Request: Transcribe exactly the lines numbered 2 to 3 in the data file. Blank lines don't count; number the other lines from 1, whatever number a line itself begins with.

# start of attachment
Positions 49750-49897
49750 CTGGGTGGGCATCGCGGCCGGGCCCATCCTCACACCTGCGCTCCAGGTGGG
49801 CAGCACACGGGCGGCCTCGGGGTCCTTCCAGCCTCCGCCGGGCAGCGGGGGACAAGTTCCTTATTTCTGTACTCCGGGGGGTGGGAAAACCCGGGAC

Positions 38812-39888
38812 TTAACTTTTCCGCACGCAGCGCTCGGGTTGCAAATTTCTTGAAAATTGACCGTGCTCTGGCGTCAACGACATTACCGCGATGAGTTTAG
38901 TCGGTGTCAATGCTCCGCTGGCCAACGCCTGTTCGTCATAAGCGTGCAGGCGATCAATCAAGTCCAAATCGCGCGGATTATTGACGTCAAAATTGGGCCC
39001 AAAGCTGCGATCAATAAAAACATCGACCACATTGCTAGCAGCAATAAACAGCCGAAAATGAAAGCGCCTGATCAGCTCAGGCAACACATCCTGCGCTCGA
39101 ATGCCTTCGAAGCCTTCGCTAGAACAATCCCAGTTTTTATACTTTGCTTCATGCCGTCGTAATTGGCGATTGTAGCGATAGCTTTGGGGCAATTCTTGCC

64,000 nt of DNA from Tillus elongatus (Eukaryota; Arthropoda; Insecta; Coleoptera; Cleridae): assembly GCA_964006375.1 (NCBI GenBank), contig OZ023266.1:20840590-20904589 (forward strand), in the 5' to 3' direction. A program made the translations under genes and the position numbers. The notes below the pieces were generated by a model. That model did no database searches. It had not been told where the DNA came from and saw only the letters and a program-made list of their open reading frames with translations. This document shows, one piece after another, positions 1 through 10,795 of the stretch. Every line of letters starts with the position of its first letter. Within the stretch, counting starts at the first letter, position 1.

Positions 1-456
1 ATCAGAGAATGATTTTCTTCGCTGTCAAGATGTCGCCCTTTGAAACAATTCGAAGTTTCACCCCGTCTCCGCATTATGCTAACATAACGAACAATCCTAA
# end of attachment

49750 CTGGGTGGGCATCGCGGCCGGGCCCATCCTCACACCTGCGCTCCAGGTGGG
49801 CAGCACACGGGCGGCCTCGGGGTCCTTCCAGCCTCCGCCGGGCAGCGGGGGACAAGTTCCTTATTTCTGTACTCCGGGGGGTGGGAAAACCCGGGAC